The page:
South African law has for time immemorial accepted the concept of the reasonable person when gauging conduct where a duty of care is required. The MHSA echoes this sentiment, but sets a higher standard of care.

The question of reasonableness will depend on the circumstances of each instance. Factors that will play a role in determining reasonableness and thus culpability within the mining environment include, at the very least, the availability of technology; the simplicity or complexity of the establishment of health and safety systems; and the relative costs thereof.

The CEO's conduct must also meet the common law test: would a reasonable person in the position of the CEO have foreseen harm and have acted to avoid such harm? The CEO who falls short of the reasonable person test is considered negligent and could be prosecuted for culpable homicide in the case of a fatality.

The reasonable person test encompasses two components, both of which must be present. The first is the ability to foresee harm and the second is whether reasonable steps should have been taken to avoid such harm. Liability does not arise if one of these components is missing.

The consequences of failing the reasonable person test

Any contravention of the MHSA which causes serious injury, harm or death to a person is a criminal offence. To establish the criminal liability of the CEO, the MHSA sets a higher standard of care than that of the ordinary reasonable person test because:

Instructions alone will be insufficient proof that all reasonable steps were taken to prevent an act or omission. The MHSA expects more than this - safety systems, preventative measures and over-inspection are required at the very least.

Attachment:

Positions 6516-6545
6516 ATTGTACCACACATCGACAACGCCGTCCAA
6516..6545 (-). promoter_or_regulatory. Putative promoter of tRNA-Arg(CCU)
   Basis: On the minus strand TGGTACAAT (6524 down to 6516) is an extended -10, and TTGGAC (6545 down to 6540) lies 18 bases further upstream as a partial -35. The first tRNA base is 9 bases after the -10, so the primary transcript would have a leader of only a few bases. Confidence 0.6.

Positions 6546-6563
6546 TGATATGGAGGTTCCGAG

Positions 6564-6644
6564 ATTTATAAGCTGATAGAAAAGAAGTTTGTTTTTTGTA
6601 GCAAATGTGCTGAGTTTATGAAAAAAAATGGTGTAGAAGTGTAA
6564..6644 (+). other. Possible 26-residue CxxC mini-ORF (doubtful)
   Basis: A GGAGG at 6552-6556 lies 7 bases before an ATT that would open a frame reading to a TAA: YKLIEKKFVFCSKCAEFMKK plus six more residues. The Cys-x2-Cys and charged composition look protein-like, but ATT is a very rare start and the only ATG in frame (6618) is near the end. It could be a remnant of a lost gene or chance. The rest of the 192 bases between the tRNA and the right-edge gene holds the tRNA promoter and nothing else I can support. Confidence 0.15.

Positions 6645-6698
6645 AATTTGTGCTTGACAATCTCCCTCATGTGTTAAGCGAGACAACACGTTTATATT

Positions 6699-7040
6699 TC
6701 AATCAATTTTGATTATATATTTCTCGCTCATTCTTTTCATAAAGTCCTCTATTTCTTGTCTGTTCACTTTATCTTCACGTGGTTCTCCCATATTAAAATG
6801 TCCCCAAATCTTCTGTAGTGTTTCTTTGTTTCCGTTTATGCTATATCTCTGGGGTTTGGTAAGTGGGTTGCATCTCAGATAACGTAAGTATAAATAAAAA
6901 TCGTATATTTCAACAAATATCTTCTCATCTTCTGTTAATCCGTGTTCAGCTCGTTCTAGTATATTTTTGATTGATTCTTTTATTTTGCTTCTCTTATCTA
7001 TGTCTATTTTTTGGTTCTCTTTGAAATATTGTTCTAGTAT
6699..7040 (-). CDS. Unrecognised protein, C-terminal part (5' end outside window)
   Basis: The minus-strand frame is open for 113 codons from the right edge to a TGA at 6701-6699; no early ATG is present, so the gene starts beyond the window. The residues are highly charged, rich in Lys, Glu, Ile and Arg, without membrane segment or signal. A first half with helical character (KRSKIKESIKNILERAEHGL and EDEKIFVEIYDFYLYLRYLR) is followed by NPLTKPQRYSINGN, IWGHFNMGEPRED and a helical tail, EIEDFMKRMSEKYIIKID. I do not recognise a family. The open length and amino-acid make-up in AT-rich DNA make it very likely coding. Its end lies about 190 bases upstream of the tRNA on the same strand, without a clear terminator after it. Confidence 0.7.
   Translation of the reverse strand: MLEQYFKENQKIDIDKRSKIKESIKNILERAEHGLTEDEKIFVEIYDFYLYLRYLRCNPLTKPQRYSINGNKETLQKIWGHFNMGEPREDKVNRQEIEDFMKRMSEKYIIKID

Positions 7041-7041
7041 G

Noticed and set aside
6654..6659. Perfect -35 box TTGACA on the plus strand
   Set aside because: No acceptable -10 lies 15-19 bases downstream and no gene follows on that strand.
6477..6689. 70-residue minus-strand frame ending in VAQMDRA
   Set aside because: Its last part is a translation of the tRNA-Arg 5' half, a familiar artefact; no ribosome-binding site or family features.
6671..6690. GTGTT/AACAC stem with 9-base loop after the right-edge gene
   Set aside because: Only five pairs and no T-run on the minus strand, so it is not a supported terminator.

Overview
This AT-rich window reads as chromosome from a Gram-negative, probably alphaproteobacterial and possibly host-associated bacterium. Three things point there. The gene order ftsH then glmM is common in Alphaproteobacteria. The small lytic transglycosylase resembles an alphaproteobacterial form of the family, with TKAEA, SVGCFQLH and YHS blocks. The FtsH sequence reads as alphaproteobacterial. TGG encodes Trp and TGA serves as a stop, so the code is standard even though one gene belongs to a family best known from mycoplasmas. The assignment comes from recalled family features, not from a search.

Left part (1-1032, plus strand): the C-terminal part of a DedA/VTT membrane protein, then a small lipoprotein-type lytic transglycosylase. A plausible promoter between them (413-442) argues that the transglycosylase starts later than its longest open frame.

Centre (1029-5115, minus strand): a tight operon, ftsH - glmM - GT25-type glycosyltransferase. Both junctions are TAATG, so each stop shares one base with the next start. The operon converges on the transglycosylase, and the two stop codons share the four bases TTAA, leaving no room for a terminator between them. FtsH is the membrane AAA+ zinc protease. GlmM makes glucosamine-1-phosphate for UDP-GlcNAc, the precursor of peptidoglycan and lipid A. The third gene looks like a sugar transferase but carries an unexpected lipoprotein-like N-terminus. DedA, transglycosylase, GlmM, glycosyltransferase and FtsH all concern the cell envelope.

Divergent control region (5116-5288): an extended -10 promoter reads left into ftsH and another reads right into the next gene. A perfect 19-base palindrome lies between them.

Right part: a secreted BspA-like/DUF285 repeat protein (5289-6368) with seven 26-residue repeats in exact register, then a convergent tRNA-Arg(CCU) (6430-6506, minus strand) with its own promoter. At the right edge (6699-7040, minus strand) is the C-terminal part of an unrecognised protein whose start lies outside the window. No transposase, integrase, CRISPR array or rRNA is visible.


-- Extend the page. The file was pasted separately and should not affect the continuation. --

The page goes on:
The CEO is not permitted to rely on the defence of ignorance or mistake. It does not avail the CEO to say "I did not know". The CEO is required to have systems in place where unsafe acts are reported to him or her so that proper action can be taken to prevent injury, harm or death. This is particularly so in cases of falls of ground where it is suggested that all significant incidents should be reported to the CEO as and when they occur.

The fact that the act or omission which caused the injury, harm or death was within someone else's scope of authority is irrelevant as this defence is also excluded under the MHSA.

Do your systems protect you from prosecution?

Mining CEOs need to be able to confidently say that all significant falls of ground which occur at their mines are reported to them. If so, they also need to be ready to explain the decisions taken, or not taken, to implement remedial steps to prevent such falls of ground in future.

Similar questions can and will be asked about other unsafe practices. However falls of ground should be highlighted as they remain the largest category of mine accidents and the CEO's ignorance of these incidents will no longer be an available defence against prosecution.

There is never a better time than the present to review reporting systems to ensure that appropriate information comes to the attention of the CEO so that action can be taken to eradicate unsafe practices and to implement continuous improvements to health and safety systems.

Taking ownership of responsibilities is the first step in avoiding prosecution

Adopting "the buck stops here" attitude will most certainly create a culture of ownership of health and safety obligations within the organisation. It is only when true ownership of these obligations is established at every level within the organisation that behaviours change and positive results ensue.

Although the threat of prosecution always looms, this is merely the stick with which health and safety is enforced by the MHSA. The risk of prosecution is truly limited when CEOs take ownership of their responsibilities and act proactively to ensure that their systems remain effective and current.

The content of this article is intended to provide a general guide to the subject matter. Specialist advice should be sought about your specific circumstances.